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McIntosh: Too much pace with new SEA curriculum
Education Minister Dr Tim Gopeesingh said yesterday the Government was moving ahead with the scheduled implementation of an expanded Secondary Entrance Assessment (SEA) curriculum. The expanded curriculum will include subjects, such as visual and performing arts, physical education, citizen and character development, values in education and moral education.
Gopeesingh spoke in a telephone interview in response to concerns raised by Opposition MP Patricia McIntosh, a former school principal, on the plan which will be implemented in September. McIntosh told reporters at a news conference at the Office of the Leader of the Opposition, Charles Street, Port-of-Spain, yesterday, while the PNM supported the proposal, its implementation should be delayed and introduced as a pilot project.
Under the new system, 40 per cent of the SEA pupils’ exam marks will be given for those initiatives while 60 per cent will be for the traditional exam. McIntosh said while the move was a good one, she was very concerned about the move to implement it in a few months. She said the schools were not ready and would not be ready by next year, when the first primary school pupils were expected to sit the exam.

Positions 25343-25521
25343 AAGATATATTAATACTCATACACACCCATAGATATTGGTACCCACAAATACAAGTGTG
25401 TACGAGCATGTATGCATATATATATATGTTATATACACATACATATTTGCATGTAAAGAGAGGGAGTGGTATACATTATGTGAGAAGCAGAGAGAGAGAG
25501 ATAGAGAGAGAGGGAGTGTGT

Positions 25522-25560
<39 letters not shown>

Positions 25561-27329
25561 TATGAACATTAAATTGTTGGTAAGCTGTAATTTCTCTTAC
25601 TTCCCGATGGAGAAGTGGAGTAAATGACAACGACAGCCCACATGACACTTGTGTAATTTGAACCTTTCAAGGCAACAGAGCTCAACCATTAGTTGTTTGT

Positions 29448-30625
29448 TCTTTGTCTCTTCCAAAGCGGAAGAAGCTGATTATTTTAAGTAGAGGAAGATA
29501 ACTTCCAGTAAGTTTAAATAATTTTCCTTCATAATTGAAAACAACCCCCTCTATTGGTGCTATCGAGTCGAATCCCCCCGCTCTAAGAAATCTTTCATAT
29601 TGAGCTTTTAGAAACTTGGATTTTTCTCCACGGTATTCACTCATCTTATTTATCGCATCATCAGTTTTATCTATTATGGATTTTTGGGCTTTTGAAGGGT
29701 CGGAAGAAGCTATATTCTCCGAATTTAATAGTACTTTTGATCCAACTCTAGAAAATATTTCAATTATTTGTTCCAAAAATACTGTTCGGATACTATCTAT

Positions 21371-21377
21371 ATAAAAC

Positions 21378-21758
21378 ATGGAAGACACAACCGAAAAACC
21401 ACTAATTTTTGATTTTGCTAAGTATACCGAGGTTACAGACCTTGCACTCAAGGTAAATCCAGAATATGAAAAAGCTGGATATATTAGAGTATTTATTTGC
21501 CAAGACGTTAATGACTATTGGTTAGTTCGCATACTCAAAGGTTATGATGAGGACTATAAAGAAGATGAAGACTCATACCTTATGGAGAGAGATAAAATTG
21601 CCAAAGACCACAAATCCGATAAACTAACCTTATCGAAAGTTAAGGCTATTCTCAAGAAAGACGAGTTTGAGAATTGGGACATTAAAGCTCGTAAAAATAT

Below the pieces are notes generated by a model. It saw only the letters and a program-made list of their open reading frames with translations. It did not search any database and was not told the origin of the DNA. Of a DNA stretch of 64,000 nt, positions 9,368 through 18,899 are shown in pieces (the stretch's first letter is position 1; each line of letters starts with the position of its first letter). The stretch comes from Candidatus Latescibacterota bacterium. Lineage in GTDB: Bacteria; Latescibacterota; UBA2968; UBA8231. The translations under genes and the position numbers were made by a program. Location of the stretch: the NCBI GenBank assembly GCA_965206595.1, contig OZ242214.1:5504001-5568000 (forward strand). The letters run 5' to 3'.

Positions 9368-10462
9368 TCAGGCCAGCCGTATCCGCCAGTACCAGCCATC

McIntosh said teachers, pupils and parents were stressed out by the rush to implement the new curriculum this year. “The PNM’s concern is with the indecent haste in which this very critical change is being implemented,” she said. “It seems like this minister (Gopeesingh) likes to implement post-haste without thinking through these programmes,” she added.
She said Gopeesingh was using political expediency to implement the measure. But Gopeesingh did not share her view. He said yesterday: “There is no politics when it comes to the education of the nation’s children.” He said the Government was moving ahead with the initiative because 80 per cent of stakeholders, including the T&T Unified Teachers’ Association, have supported the measure and have indicated it should be implemented at the earliest possible opportunity.
Gopeesingh said the new subjects had been in the curriculum but were not being assessed. He said the physical infrastructure was being put in place and teachers were being retrained to ensure a smooth implementation of the initiative. The minister said the new system would lead to a societal transformation in the coming years.
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